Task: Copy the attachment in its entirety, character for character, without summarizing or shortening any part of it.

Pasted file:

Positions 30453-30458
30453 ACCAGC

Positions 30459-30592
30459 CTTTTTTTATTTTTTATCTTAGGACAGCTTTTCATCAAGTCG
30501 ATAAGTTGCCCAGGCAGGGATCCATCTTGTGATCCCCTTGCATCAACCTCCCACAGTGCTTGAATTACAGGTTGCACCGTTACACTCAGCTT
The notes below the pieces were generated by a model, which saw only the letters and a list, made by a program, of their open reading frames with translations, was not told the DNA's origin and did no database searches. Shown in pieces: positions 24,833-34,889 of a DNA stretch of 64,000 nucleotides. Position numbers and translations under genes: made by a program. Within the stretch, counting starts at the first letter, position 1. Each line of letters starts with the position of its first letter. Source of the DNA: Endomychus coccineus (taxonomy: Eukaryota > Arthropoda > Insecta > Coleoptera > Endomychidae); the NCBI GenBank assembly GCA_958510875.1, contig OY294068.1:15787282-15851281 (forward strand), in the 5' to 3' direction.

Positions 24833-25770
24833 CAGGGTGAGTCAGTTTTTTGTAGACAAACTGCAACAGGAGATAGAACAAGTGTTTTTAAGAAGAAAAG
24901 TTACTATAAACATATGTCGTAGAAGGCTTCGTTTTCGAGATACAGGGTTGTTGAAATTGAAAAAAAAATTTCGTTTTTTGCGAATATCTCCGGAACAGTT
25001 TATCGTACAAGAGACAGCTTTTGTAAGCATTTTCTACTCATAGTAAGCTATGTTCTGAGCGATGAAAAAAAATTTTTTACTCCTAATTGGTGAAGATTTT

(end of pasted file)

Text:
Positions 30453-30458
30453 ACCAGC

Positions 30459-30592
30459 CTTTTTTTATTTTTTATCTTAGGACAGCTTTTCATCAAGTCG
30501 ATAAGTTGCCCAGGCAGGGATCCATCTTGTGATCCCCTTGCATCAACCTCCCACAGTGCTTGAATTACAGGTTGCACCGTTACACTCAGCTT
The notes below the pieces were generated by a model, which saw only the letters and a list, made by a program, of their open reading frames with translations, was not told the DNA's origin and did no database searches. Shown in pieces: positions 24,833-34,889 of a DNA stretch of 64,000 nucleotides. Position numbers and translations under genes: made by a program. Within the stretch, counting starts at the first letter, position 1. Each line of letters starts with the position of its first letter. Source of the DNA: Endomychus coccineus (taxonomy: Eukaryota > Arthropoda > Insecta > Coleoptera > Endomychidae); the NCBI GenBank assembly GCA_958510875.1, contig OY294068.1:15787282-15851281 (forward strand), in the 5' to 3' direction.

Positions 24833-25770
24833 CAGGGTGAGTCAGTTTTTTGTAGACAAACTGCAACAGGAGATAGAACAAGTGTTTTTAAGAAGAAAAG
24901 TTACTATAAACATATGTCGTAGAAGGCTTCGTTTTCGAGATACAGGGTTGTTGAAATTGAAAAAAAAATTTCGTTTTTTGCGAATATCTCCGGAACAGTT
25001 TATCGTACAAGAGACAGCTTTTGTAAGCATTTTCTACTCATAGTAAGCTATGTTCTGAGCGATGAAAAAAAATTTTTTACTCCTAATTGGTGAAGATTTT